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Storing Water

When discussing food storage, storing water should be at the top of the list.

Storing Water

Preparedness minded individuals know that food storage doesn’t do a bit of good if there isn’t any water, to sustain life. We all need water to survive. You can live 3 weeks without food, but without water, you only have 2 or 3 days. This makes water a higher priority than food.

Water is very heavy and it takes up a lot of space, this makes it rather problematic to store.

You need a gallon of water, each day, for every member in your household. This gallon is just for eating and drinking use.

In a perfect situation you would store 3 gallons a day so everybody can wash up at least once a day. You don’t want to encourage the spread of germs in a survival situation and it will keep the surrounding environment a bit more pleasant if you can get everyone to stay clean.

Your drinking water is the stuff you want to preserve. Your washing up water isn’t quite as sensitive. Rain barrels are perfect options for storing a lot of water, without taking up precious storage space. You can put a rain barrel under anywhere with a downspout or even at the corner of your roof. If you have a pond or river nearby, you may have your washing water needs covered!

Storing Water

Milk jugs always seem convenient, but don’t use them to store water. They aren’t designed to last and will eventually start to leak making everything around them wet. Choose the thicker, more durable plastic bottles or jugs, that juices are packaged in. Mylar bags are nice options for storing water. They can keep for up to two years and do not need to be rotated.

There are plenty of containers available to store your water in, but it is extremely important you only use food grade containers. Never, ever use containers that have held anything but food in them. To do otherwise may expose you to some pretty toxic stuff!

Water should be stored away from direct light. Light can cause a breakdown of the water, leave it tasting funny or “off”. When this happens, freshen up the stale tasting water by pouring it back and forth between two containers to aerate it.

Water stores need to be rotated. A good rule of thumb is to rotate your water supply every year.

Purifying Water

Maybe you have a pond or river close and neglected to store drinking water. Do not start drinking bacteria-laden water straight from the river or pond. You need to clean it first.

Dip the water into a container, with a piece of cloth over the opening to filter out the larger sediment. The boil the water for five minutes to clear out all the nasty bugs that would have a negative impact on your digestive system. Once you boil it, you may still want to add a little bleach. Yes, normal household bleach can be used to purify water, when used correctly.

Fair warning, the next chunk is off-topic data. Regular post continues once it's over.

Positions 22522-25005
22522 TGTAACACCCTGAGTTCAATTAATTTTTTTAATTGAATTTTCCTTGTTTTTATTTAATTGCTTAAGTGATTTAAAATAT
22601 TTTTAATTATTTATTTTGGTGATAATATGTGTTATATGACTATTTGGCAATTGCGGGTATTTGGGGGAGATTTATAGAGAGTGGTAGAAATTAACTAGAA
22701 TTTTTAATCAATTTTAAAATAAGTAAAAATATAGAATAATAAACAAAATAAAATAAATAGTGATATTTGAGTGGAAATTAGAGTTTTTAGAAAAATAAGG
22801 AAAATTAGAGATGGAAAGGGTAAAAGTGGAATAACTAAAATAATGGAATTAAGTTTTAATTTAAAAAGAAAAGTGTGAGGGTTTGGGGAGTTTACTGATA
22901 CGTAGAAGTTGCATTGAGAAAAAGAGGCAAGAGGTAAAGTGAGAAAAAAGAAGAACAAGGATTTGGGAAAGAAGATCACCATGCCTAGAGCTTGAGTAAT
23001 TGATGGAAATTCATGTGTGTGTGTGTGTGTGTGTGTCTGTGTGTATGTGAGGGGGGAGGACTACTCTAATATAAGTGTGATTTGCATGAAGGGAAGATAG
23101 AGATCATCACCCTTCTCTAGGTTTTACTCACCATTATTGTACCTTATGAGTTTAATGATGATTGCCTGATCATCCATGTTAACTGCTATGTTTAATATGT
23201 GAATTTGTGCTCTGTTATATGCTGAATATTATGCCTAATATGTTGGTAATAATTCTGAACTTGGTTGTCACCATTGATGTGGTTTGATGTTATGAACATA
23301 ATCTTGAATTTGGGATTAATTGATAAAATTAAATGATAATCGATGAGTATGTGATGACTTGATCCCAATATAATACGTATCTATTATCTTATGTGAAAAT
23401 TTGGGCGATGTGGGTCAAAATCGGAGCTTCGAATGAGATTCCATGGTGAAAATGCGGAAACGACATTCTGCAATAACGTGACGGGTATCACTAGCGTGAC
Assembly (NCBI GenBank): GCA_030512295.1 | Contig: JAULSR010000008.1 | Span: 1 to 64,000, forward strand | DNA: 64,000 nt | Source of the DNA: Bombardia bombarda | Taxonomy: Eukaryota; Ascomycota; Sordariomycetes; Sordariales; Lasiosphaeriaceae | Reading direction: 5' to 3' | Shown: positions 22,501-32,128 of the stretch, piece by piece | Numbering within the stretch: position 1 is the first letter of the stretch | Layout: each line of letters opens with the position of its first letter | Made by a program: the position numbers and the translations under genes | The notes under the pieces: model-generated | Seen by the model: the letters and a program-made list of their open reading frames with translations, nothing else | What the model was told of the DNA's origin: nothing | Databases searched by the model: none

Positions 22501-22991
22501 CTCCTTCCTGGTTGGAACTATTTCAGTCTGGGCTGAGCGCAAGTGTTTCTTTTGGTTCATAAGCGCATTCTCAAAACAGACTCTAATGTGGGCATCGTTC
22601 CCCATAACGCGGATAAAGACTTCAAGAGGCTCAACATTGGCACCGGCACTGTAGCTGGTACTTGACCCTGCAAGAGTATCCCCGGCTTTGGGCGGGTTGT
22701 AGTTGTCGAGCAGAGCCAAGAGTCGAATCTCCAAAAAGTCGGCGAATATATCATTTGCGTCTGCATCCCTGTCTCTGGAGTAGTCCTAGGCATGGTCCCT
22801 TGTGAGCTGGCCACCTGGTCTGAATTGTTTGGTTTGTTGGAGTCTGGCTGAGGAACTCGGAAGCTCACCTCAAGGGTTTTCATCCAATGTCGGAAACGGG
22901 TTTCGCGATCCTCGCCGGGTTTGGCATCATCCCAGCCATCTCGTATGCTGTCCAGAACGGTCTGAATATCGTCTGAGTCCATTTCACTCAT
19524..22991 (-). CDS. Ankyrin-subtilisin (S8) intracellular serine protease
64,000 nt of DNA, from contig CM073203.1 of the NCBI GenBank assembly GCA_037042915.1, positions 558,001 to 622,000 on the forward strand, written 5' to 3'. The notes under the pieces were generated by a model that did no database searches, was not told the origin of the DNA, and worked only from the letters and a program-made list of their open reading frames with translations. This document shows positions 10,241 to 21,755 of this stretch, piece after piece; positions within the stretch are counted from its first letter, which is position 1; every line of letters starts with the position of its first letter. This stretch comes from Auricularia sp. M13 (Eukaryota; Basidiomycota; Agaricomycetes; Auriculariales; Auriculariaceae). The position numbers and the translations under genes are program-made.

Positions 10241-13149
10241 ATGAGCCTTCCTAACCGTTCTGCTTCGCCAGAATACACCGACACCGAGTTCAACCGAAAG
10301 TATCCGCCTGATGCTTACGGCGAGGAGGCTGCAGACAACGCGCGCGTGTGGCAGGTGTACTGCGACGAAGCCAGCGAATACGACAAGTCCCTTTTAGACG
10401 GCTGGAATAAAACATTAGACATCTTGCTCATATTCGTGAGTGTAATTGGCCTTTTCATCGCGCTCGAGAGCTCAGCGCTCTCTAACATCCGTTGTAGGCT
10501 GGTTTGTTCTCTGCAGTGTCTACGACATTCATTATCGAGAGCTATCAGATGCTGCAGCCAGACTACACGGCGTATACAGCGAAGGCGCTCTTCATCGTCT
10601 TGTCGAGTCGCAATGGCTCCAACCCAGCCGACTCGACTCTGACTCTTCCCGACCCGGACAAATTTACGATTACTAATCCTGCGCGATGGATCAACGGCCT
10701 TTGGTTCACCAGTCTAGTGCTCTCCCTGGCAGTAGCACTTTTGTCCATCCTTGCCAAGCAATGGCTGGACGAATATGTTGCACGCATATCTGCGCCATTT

• 1 quart of clear water – 2 drops of bleach.
  • A gallon of clear water – 8 drops of bleach.
  • a 5-gallon container of clear water – ½ teaspoon of bleach.

If your water is cloudy, you will need a little more bleach, so double the amount of bleach, that you would add to clear water.

  • 1 quart of clear water – 4 drops of bleach.
  • A gallon of clear water – 16 drops of bleach.
  • a 5-gallon container of clear water – 1 teaspoon of bleach.

After you add the bleach, let it sit for half an hour then aerate it, by pouring it back and forth between two containers, before you drink it.

Food Storage Basics Series:


  1. Great article! Where can I find the other “Parts I – IV” please? I am disabled and have heard of water tablets but don’t know where to purchase…Boiling and Bleach seem to be the answer for me. Thanks

    • We have added the links to the other Parts (currently 1-4) to the bottom of each posts in the Food Storage Basics Series. Keep reading because this is an 8 part series, so there’s 3 more coming soon!

  2. I have also stored oxygenated water for multiple years in 5 gallon jugs from a water company which claims the water will never go bad. I have been drinking the water i bought 5 years ago and still have supply from them and no issues with taste. “stored in cool dark place”

  3. household bleach is fine for purifying water, but only if it’s fresh. after about 6 months it loses its germ-killing abilities. for a more durable source of chlorine, most people suggest getting sodium hypochlorite, which is used for swimming pools (i haven’t tried it; my long island tap water is so chlorinated that i could probably store it for 20 years without growing any germs!)

  4. I try to keep 7 gallons of water per person in my household at all times and then rotate the water by using and refilling the containers on a near daily basis. I drink a lot of water so my complete supply gets replenished every 7 to 10 days.


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